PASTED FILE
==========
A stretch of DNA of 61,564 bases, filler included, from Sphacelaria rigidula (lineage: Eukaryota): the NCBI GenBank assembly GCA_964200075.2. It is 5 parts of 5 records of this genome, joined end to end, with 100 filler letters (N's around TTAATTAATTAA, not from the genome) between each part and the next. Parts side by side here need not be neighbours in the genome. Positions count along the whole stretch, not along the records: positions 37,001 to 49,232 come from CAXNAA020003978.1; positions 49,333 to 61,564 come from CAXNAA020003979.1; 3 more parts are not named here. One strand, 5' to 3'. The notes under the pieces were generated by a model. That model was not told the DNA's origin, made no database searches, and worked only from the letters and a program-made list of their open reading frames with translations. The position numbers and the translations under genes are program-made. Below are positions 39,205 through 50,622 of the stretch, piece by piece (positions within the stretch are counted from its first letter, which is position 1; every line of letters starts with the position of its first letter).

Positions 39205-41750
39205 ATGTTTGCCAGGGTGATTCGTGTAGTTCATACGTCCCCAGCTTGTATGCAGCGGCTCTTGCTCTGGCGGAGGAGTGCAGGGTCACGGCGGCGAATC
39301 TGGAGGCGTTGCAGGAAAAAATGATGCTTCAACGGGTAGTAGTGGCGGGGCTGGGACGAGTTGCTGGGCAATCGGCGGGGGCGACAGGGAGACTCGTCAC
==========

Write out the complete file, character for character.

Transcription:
A stretch of DNA of 61,564 bases, filler included, from Sphacelaria rigidula (lineage: Eukaryota): the NCBI GenBank assembly GCA_964200075.2. It is 5 parts of 5 records of this genome, joined end to end, with 100 filler letters (N's around TTAATTAATTAA, not from the genome) between each part and the next. Parts side by side here need not be neighbours in the genome. Positions count along the whole stretch, not along the records: positions 37,001 to 49,232 come from CAXNAA020003978.1; positions 49,333 to 61,564 come from CAXNAA020003979.1; 3 more parts are not named here. One strand, 5' to 3'. The notes under the pieces were generated by a model. That model was not told the DNA's origin, made no database searches, and worked only from the letters and a program-made list of their open reading frames with translations. The position numbers and the translations under genes are program-made. Below are positions 39,205 through 50,622 of the stretch, piece by piece (positions within the stretch are counted from its first letter, which is position 1; every line of letters starts with the position of its first letter).

Positions 39205-41750
39205 ATGTTTGCCAGGGTGATTCGTGTAGTTCATACGTCCCCAGCTTGTATGCAGCGGCTCTTGCTCTGGCGGAGGAGTGCAGGGTCACGGCGGCGAATC
39301 TGGAGGCGTTGCAGGAAAAAATGATGCTTCAACGGGTAGTAGTGGCGGGGCTGGGACGAGTTGCTGGGCAATCGGCGGGGGCGACAGGGAGACTCGTCAC